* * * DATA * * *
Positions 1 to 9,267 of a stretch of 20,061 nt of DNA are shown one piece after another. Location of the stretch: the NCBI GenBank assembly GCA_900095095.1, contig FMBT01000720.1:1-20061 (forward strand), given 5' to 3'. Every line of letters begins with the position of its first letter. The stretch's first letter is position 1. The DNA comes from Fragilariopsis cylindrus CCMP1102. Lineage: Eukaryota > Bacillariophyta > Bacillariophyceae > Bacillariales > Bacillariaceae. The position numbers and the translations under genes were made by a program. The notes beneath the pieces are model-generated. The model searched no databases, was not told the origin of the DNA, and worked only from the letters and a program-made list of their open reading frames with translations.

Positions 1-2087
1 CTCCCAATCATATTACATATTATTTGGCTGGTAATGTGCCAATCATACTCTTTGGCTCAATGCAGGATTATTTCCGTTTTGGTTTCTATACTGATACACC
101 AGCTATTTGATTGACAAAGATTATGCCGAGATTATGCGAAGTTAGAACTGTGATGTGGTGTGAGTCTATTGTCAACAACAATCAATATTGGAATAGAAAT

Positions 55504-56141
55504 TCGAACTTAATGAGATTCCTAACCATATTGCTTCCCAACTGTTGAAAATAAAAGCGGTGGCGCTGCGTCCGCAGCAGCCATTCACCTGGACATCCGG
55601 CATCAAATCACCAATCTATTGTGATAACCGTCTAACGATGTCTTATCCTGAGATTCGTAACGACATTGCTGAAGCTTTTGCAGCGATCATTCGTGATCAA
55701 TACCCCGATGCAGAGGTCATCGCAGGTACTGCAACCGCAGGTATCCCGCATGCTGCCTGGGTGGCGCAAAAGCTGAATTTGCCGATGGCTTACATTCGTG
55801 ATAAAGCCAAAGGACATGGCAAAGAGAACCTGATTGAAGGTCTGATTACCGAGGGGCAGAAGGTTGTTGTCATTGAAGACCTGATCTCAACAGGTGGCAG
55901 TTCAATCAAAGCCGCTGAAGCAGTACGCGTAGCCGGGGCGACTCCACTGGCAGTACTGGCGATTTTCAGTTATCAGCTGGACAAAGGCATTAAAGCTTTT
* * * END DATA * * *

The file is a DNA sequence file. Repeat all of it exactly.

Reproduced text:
Positions 1 to 9,267 of a stretch of 20,061 nt of DNA are shown one piece after another. Location of the stretch: the NCBI GenBank assembly GCA_900095095.1, contig FMBT01000720.1:1-20061 (forward strand), given 5' to 3'. Every line of letters begins with the position of its first letter. The stretch's first letter is position 1. The DNA comes from Fragilariopsis cylindrus CCMP1102. Lineage: Eukaryota > Bacillariophyta > Bacillariophyceae > Bacillariales > Bacillariaceae. The position numbers and the translations under genes were made by a program. The notes beneath the pieces are model-generated. The model searched no databases, was not told the origin of the DNA, and worked only from the letters and a program-made list of their open reading frames with translations.

Positions 1-2087
1 CTCCCAATCATATTACATATTATTTGGCTGGTAATGTGCCAATCATACTCTTTGGCTCAATGCAGGATTATTTCCGTTTTGGTTTCTATACTGATACACC
101 AGCTATTTGATTGACAAAGATTATGCCGAGATTATGCGAAGTTAGAACTGTGATGTGGTGTGAGTCTATTGTCAACAACAATCAATATTGGAATAGAAAT

Positions 55504-56141
55504 TCGAACTTAATGAGATTCCTAACCATATTGCTTCCCAACTGTTGAAAATAAAAGCGGTGGCGCTGCGTCCGCAGCAGCCATTCACCTGGACATCCGG
55601 CATCAAATCACCAATCTATTGTGATAACCGTCTAACGATGTCTTATCCTGAGATTCGTAACGACATTGCTGAAGCTTTTGCAGCGATCATTCGTGATCAA
55701 TACCCCGATGCAGAGGTCATCGCAGGTACTGCAACCGCAGGTATCCCGCATGCTGCCTGGGTGGCGCAAAAGCTGAATTTGCCGATGGCTTACATTCGTG
55801 ATAAAGCCAAAGGACATGGCAAAGAGAACCTGATTGAAGGTCTGATTACCGAGGGGCAGAAGGTTGTTGTCATTGAAGACCTGATCTCAACAGGTGGCAG
55901 TTCAATCAAAGCCGCTGAAGCAGTACGCGTAGCCGGGGCGACTCCACTGGCAGTACTGGCGATTTTCAGTTATCAGCTGGACAAAGGCATTAAAGCTTTT